He started a newsletter called ORBIT where he could get the word out and maybe collect a few stories. His modest plans changed when a major radio broadcast mentioned his work. “Twenty-four hours later—with the first impact of mail—the life of Leonard H. Stringfield was changed! What had been a simple pursuit erupted into the brute of big business. I ate my dinner at the telephone and entertained guests while I typed. Bookkeeping nearly replaced romance, and my only rest was in the sanctum of the bathroom.”

Six thousand letters had suddenly poured in, and ORBIT went big. Even the Air Force wanted a part of it. Stringfield’s first book, Inside Saucer Post, 3-0 Blue [PDF], details his cooperation with the Air Defense Command, in which he was to report any sightings that might warrant the military’s attention. He notes in the book that his house was designated a “UFO reporting post” (its codename was 3-0 Blue) and his telephone line was made secure. (The Air Force would later disavow the partnership, though Major General John Samford, director of the National Security Agency, wrote Stringfield thanking him for “the interest which you and your organization, as well as others, have taken in the Unidentified Flying Object program... A continuation of this assistance is indeed welcome.”)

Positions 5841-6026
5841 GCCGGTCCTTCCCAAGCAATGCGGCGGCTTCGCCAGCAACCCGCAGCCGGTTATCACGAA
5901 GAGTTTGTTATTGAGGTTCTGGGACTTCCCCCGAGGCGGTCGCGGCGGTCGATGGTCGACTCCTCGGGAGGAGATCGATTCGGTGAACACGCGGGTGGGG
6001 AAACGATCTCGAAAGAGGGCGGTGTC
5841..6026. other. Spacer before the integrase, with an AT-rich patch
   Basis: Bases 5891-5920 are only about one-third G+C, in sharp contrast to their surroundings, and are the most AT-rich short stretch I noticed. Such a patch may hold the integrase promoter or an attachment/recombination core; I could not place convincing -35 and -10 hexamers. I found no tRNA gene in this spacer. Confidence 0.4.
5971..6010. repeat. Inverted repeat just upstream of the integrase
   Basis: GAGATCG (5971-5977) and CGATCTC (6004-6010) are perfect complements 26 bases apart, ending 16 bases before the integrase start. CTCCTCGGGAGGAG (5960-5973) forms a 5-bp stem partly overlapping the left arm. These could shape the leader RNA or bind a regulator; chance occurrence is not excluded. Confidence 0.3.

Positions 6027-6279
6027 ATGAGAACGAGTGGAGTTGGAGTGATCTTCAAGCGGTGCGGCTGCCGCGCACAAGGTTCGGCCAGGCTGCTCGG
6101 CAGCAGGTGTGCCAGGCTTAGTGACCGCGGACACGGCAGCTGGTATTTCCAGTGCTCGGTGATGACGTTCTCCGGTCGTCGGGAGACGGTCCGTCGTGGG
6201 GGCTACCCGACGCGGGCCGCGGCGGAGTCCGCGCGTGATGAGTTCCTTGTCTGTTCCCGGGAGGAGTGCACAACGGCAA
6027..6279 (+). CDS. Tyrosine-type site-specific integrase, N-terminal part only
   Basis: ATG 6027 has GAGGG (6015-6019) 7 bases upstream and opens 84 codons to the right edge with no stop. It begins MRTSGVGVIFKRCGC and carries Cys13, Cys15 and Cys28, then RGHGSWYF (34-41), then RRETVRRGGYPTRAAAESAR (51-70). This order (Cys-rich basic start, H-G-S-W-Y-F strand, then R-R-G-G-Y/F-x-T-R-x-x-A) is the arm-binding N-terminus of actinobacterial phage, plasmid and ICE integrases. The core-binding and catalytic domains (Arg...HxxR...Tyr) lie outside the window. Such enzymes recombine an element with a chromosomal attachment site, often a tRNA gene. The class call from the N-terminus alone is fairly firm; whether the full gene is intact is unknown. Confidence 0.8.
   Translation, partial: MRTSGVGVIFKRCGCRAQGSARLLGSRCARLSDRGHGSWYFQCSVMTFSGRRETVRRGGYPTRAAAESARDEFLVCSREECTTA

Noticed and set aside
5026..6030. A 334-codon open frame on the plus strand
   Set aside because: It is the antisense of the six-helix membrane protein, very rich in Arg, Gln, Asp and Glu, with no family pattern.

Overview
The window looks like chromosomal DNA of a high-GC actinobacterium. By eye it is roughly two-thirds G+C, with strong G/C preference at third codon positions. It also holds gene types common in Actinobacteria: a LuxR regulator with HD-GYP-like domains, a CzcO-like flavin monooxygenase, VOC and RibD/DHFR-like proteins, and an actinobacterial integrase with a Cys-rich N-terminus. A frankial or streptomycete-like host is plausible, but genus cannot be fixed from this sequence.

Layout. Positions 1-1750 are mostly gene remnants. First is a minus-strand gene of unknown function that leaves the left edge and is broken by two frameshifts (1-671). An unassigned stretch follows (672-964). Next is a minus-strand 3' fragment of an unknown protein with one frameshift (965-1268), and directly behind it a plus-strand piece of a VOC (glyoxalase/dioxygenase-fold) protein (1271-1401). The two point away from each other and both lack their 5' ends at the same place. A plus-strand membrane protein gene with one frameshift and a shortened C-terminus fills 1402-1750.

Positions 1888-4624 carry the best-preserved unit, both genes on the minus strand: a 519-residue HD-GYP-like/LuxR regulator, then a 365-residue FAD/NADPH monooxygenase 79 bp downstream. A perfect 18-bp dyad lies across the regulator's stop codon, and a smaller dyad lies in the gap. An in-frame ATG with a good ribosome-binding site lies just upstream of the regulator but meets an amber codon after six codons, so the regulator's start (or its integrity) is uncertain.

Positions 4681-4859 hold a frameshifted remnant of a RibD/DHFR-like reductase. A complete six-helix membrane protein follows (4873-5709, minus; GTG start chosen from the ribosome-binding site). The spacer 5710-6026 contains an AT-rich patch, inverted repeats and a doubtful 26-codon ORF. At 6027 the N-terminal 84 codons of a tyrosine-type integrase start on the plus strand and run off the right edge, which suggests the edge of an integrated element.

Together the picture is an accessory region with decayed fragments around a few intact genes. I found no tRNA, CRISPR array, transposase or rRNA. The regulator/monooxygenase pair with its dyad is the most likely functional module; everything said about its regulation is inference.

The thing about Leonard Stringfield is that he wasn’t some kook living in an RV with the windows covered in tin foil. He was systematic and did sober, serious investigations and built an impressively detailed database of unexplained sightings. He was instrumental in forming a community of UFO observers and in establishing and keeping honest the organizations that formed around the phenomenon. Among the associations of which Stringfield was a part: Civilian Research, Interplanetary Flying Objects (CRIFO, which he founded); National Investigations Committee on Aerial Phenomena (NICAP, which is still around); the Mutual UFO Network (MUFON, which is of course still active as any fan of the X-Files can attest); Center for UFO Studies (CUFOS); and the University of Colorado UFO Project.